MNR report lower number of bear sightings this summer 0
If you’ve been in Haliburton this summer, chances are you haven’t come across many bears.
The Ministry of Natural Resources is reporting a lower number of bear sightings in the Haliburton region, which includes Minden and Bancroft.
Stats for this year report there have been 260 bear occurrences to date in 2012, compared to 373 for the same period last year, according to the MNR.
The change is relative to whether or not natural food sources are available within a community.
“When natural food sources are poor, black bears will travel long distances to seek out alternative sources of food. There have been more sightings in areas where non-natural food sources are readily available. For example in areas where people have left pet food or household garbage out,” MNR media official Audrey Tobolka told the paper.
Recent cutbacks to the government’s Bearwise program have resulted in more calls being directed towards local OPP detachments.
Haliburton Highlands acting sergeant Sandy Adams told the paper at the beginning of the summer the OPP did get a number of calls regarding nuisance bears, however, that seems to be leveling off.
“We can expect more, I suppose, towards the fall as the bears begin to forage for food prior to winter,” Adams said.
Throughout Ontario there have been 3,865 bear occurrences this year, many of which are just sightings of bears and can include multiple sightings of the same bear.
Trends show the number of bear occurrences across Ontario have gone down during the past number of years.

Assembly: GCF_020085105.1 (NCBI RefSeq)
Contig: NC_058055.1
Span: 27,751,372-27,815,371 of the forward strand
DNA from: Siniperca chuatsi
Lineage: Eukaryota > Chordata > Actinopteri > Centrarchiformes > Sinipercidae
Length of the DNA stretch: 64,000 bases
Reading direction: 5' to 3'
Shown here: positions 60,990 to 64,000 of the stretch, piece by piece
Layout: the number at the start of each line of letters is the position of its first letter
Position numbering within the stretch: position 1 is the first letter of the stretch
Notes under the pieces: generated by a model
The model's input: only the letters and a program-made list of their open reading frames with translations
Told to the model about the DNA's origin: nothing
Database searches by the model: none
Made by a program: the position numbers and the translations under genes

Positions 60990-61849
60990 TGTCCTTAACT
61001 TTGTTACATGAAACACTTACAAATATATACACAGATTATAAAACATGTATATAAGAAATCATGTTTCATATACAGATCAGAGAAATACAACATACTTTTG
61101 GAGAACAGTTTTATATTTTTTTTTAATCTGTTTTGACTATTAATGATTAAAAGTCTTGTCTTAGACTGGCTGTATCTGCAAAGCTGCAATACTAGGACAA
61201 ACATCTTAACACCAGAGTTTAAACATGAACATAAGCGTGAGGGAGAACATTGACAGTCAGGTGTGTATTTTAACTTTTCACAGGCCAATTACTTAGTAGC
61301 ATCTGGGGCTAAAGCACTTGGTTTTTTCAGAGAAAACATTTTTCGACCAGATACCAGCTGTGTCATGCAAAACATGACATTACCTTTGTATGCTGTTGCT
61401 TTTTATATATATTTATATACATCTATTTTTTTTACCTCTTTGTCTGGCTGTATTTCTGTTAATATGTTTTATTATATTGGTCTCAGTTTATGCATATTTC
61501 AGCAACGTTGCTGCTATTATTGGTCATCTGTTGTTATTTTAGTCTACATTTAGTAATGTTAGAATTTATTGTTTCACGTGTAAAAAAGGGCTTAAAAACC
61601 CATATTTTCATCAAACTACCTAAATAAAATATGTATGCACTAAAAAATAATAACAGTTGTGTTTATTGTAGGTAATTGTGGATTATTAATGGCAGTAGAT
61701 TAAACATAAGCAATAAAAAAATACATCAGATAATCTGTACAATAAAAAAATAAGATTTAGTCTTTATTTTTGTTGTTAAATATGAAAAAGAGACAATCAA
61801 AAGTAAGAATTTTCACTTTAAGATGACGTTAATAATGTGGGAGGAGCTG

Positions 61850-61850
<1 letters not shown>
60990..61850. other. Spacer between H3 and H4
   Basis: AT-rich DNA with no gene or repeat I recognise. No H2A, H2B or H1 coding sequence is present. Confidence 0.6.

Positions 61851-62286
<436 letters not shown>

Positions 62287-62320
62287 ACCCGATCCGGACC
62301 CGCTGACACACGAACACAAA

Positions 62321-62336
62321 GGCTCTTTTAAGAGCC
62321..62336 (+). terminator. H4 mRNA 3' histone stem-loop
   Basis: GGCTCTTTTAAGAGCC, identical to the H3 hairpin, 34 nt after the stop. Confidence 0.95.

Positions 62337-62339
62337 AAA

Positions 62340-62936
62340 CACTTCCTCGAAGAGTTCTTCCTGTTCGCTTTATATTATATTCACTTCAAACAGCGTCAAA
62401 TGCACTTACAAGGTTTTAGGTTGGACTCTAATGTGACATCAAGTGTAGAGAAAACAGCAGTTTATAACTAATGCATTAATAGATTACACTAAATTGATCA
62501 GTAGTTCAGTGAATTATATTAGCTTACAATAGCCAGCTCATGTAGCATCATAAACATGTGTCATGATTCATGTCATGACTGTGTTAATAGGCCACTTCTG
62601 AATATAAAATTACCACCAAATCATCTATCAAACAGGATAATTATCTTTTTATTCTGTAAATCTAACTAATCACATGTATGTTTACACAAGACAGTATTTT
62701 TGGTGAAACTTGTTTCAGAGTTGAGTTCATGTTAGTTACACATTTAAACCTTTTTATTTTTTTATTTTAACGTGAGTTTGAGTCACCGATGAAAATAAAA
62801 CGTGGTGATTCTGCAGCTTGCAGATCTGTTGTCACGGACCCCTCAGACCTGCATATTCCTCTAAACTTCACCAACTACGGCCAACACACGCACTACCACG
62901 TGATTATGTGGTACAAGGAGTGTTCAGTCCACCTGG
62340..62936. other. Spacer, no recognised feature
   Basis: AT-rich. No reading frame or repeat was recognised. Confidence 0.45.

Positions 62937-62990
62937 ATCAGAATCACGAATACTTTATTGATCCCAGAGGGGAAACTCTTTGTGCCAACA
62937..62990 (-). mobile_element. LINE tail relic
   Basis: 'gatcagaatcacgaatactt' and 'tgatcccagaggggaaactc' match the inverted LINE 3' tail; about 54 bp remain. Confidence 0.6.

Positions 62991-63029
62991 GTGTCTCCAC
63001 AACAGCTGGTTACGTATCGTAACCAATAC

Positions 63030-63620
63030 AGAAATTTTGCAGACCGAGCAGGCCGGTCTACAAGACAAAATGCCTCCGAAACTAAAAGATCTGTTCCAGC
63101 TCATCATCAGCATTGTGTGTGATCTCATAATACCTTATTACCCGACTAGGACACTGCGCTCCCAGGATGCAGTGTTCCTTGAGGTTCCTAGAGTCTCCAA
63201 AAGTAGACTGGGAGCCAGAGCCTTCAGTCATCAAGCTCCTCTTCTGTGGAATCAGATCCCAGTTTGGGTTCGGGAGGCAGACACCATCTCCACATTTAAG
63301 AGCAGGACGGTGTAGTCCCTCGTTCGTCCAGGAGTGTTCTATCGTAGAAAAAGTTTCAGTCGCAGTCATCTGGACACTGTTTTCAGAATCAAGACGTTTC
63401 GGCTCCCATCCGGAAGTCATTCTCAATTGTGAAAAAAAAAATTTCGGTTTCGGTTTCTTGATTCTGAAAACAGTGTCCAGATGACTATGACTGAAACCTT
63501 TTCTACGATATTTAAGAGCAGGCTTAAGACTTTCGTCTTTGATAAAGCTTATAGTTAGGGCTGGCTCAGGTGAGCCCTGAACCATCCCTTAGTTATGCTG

In 2009 there were 13,000 occurrences reported by the MNR, compared to 9,888 in 2010 and 6,662 in 2011.
Statistics can always be traced back to whether or not it has been a bad natural food year, which results in an increase in occurrences, said Jolanta Kowalski, senior media relations officer for the MNR.
Nuisance bears are still an MNR responsibility and the public is encouraged to call the toll-free bear reporting line if they come across a bear.
Operating 24 hours a day, seven days a week from April to November, the line is handled by trained MNR staff who can determine the most appropriate response and advice for managing problem bears, said Tobolka.
“The OPP will become involved if there is a public safety issue, such as the bear entering or trying to get into a house or schoolyard, bears that appear not to be afraid of humans around, or a bear who is destroying or who has destroyed property or a domestic animal. This is true for all wild animals, not just bears,” Adams said.
This year the MNR stopped trapping and relocating nuisance bears, as they found it to be the least effective method of dealing with the issue.
“The practice of trapping and relocating nuisance bears was stopped this year because research shows they simply return … Best practice for limiting nuisance bears is to limit attractants,” Tobolka said.
The number for the toll-free bear reporting line is 1-866-514-2327.